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Themes:     Culture & Tradition (14)  
Tags:    Food     Ladin
 
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Concetta Bonaldi Saturday, 30 March 2013

Traditional Ladin Easters

The eggs were given by the girls of the valley as gifts on Easter Monday: two eggs being gifted to every man, four if the man should be a bit of a pain, six to a steady boyfriend and twelve if you intended to marry the object of your desire within the year.
Traditional Ladin Easters
 
 
 
These were the customs practised by the village people long time ago, times when small usages and traditions made Easter really special and the whole village would be involved.
One of the more curious of Ladin customs is the tradition practised in the period running up to Easter of painting hardboiled hens’ eggs in a multitude of colours and in some instances of adding various adesive or floral form wishes, or even using a sort of file to decorate the egg. In this latter case a certain skill is required for as you can imagine the egg shell is not the most resistant of materials!
Once it was part of the tradition that the coloured and decorated eggs were given by the girls of the valley as gifts on Easter Monday: two eggs being gifted to every man, four if the man should be a bit of a pain, six to a steady boyfriend and twelve if you intended to marry the object of your desire within the year. In fact the eggs presented to the intended bridegroom had to be closed in a glass box, this itself being handpainted or decorated. If the day after Easter Monday any girl still had eggs in her possession she had to be quick to hide them in the vegetable patch for otherwise it would be a real unlucky omen as far as finding a husband was concerned.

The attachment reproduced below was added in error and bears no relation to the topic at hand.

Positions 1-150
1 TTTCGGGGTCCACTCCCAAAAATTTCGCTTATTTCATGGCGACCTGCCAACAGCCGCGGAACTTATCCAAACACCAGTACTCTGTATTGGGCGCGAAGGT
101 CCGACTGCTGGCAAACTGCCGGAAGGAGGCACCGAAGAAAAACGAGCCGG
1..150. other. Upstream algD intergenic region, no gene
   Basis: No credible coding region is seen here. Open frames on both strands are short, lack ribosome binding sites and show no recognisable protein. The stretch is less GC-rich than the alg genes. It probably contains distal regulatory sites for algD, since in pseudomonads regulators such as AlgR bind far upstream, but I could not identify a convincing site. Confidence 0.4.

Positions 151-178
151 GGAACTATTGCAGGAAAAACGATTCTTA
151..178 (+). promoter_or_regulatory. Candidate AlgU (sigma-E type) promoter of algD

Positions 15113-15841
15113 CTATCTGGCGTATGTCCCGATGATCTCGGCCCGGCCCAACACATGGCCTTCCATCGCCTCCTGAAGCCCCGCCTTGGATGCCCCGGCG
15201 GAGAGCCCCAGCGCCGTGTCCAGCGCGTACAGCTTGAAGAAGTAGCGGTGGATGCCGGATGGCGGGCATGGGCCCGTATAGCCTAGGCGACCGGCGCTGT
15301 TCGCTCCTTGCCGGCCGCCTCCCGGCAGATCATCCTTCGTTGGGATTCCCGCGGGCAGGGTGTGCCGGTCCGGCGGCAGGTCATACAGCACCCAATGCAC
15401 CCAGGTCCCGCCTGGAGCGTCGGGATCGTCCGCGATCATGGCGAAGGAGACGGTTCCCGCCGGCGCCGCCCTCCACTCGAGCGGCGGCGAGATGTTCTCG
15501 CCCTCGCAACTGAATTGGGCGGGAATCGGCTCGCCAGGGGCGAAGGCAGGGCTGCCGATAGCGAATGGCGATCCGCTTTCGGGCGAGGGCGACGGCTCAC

The Easter Monday tradition for the boys was to indulge in «cufè», which consisted in a coloured egg battle: each competitor would choose an egg and test out the shell’s hardness on his own incisors. The challenge entailed knocking at your opponent’s egg, first at the more pointed extreme and subsequently on the rounded part. The winner was the one who was able to break the two parts of his opponent’s egg, thereby winning the other egg itself. In the Ladin valleys these customs are still practised by many.
Another Ladin tradition concerns the Easter lunch: before the Easter Sunday mass many baskets full of succulent produce was brought into church: the «pan da pasca» (sweet Easter bread), salumi, an array of desserts and essential too was a horseradish! The chests were blessed at the end of the Easter service. Easter tradition had it that the blessed food should be tasted by the entire family during lunch and served from one large plate: the sweet flavours would blend with the salty ones.

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